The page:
Cancelations and delays on tenth day of Ryanair cabin crew strike
As of 7 pm, two canceled flights and 28 delays at Barcelona El Prat
The tenth day of the Ryanair cabin crew strike has led to further disruption at Catalan airports.
As of 7 pm, 2 flights have been canceled at Barcelona El Prat (to and from London), while another 28 have been delayed. In Girona, the other Catalan airport in which Ryanair operates there have been no delayed departures and only two delayed arrivals.
Across Spain, a total of 4 flights have been canceled and 213 have been delayed so far.
Further cancellations and delays are expected in Catalonia as industrial action over ongoing disputes is set to take place every day until July 28 at the ten airports in Spain where the low-cost carrier operates, including Barcelona and Girona.
Easyjet staff, who have also been demanding improved working conditions over the past few weeks, will be on strike again from July 29 to 31.
In the past week, numerous flights connecting Barcelona to cities across the continent such as London, Milan, Rome, Brussels, and Palma de Mallorca have been canceled, raising the prospect of travel chaos as the summer tourist season returns to Catalonia.
The USO trade union also denounced that the Irish airline Ryanair is firing cabin crew staff members who are striking. According to the union, four workers in Barcelona were sacked, while one more in Girona, and four more in other parts of Spain.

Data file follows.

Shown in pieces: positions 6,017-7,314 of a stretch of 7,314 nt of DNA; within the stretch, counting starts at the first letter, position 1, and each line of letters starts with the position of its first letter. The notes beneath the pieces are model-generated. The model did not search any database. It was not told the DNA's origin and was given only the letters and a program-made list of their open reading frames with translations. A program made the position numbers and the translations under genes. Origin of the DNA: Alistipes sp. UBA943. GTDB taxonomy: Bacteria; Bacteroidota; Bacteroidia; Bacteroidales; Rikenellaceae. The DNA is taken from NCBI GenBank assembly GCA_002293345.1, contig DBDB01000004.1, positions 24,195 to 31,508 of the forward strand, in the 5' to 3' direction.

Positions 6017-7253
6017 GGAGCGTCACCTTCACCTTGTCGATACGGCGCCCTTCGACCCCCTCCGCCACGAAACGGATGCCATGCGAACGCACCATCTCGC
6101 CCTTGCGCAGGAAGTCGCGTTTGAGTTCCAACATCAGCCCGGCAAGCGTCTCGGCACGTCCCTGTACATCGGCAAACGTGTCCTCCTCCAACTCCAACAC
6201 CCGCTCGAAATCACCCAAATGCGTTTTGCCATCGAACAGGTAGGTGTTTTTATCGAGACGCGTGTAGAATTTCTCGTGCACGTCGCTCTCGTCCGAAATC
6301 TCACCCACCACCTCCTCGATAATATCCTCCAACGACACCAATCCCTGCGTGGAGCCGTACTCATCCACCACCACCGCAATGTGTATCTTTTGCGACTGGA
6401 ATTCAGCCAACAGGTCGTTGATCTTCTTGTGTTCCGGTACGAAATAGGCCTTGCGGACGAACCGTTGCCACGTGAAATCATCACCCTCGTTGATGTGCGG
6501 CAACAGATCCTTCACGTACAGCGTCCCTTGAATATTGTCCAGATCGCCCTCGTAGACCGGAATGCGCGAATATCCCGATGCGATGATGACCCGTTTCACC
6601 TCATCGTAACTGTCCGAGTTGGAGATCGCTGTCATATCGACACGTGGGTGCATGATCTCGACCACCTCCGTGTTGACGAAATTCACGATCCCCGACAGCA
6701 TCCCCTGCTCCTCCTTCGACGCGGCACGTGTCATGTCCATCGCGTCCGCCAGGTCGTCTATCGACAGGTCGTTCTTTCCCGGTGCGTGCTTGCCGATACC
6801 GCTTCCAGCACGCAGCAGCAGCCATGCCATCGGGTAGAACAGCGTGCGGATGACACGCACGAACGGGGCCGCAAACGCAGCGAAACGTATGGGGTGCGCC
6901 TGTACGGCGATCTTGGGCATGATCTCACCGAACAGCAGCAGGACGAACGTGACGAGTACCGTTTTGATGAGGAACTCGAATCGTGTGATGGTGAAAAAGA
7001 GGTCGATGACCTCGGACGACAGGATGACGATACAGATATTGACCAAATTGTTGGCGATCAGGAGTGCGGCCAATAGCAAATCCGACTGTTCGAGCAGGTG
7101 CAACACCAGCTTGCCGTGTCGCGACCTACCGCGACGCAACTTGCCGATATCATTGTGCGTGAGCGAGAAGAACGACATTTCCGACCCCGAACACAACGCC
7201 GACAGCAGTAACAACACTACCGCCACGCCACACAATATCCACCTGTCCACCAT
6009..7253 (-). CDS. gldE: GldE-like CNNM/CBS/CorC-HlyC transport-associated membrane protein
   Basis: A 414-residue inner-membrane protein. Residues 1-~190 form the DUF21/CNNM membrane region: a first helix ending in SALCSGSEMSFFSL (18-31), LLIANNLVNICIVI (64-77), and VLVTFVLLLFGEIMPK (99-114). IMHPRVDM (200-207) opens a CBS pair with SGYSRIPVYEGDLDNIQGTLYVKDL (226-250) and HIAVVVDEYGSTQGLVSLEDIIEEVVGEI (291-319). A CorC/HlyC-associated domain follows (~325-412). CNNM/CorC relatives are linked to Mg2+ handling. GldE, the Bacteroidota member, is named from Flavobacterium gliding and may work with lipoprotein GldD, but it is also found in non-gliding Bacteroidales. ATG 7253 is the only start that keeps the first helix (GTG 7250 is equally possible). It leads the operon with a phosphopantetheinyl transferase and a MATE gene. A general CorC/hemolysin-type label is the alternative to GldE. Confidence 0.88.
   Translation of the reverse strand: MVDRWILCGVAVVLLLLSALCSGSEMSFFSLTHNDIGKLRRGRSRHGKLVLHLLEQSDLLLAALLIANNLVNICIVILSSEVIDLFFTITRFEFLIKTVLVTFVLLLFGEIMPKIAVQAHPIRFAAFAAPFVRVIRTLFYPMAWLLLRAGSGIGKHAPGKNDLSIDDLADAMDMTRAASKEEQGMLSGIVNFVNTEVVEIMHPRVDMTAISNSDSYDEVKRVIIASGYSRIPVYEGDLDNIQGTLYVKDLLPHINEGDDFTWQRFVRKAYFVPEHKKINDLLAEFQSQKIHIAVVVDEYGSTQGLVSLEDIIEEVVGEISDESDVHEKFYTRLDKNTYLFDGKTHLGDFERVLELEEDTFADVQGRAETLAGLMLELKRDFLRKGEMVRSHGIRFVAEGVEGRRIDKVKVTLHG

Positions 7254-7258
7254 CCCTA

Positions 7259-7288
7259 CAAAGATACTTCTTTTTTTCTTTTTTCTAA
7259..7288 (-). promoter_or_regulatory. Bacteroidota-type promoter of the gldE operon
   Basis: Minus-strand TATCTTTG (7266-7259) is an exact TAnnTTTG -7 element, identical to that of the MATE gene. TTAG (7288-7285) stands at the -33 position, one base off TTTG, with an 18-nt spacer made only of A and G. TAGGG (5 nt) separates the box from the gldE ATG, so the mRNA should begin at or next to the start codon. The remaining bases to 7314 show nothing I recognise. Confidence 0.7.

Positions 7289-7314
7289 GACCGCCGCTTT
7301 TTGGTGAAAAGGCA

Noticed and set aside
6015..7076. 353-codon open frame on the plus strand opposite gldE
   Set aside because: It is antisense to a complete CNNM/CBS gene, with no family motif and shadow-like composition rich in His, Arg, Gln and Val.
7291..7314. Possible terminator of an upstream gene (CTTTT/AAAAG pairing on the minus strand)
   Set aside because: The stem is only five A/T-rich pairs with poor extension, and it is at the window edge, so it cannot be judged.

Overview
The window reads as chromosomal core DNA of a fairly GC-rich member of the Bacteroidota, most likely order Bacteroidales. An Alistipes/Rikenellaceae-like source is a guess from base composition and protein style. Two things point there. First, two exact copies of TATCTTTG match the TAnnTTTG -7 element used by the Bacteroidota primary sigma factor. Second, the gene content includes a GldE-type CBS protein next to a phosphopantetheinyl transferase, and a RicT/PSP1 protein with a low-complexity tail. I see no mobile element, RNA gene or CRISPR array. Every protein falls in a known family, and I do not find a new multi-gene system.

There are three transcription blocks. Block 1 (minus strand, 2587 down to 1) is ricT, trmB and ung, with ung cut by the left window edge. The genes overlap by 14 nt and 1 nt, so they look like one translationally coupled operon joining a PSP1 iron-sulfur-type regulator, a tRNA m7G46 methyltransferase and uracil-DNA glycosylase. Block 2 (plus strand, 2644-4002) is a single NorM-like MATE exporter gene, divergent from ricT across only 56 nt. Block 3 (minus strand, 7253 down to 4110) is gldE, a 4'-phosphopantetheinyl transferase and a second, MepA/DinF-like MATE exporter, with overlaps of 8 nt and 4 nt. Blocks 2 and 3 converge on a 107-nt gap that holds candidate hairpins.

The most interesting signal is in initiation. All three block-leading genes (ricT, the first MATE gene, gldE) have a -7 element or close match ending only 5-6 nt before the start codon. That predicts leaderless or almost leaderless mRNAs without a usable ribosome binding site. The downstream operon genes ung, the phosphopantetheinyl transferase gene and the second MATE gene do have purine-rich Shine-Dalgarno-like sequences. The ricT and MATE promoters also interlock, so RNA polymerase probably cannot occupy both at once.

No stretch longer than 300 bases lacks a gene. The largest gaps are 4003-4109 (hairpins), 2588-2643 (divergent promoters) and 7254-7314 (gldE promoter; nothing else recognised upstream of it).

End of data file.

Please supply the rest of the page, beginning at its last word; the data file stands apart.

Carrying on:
Scores of flights were called off across Catalonia and the continent since the strike started in late June. Workers are demanding a new labor agreement in accordance with Spanish law.
The USO and Sitcpla unions argue that Ryanair employees are treated like "third-class workers" and call on the company to comply with "basic labor rights and court rulings."
According to them, the low-cost airline should sit down to negotiate "a collective agreement and decent working conditions for all staff."
The union considers the measure of silencing the protest as they "have not obeyed the airline's illegal rules," a statement from the USO union read.
They also claim that many of the conditions agreed upon are actually based on court rulings won against the company, such as the salary increase of €1,000 in 2022 and €800 for 2023, as well as the fixed schedule of 5 days' work and three days' rest.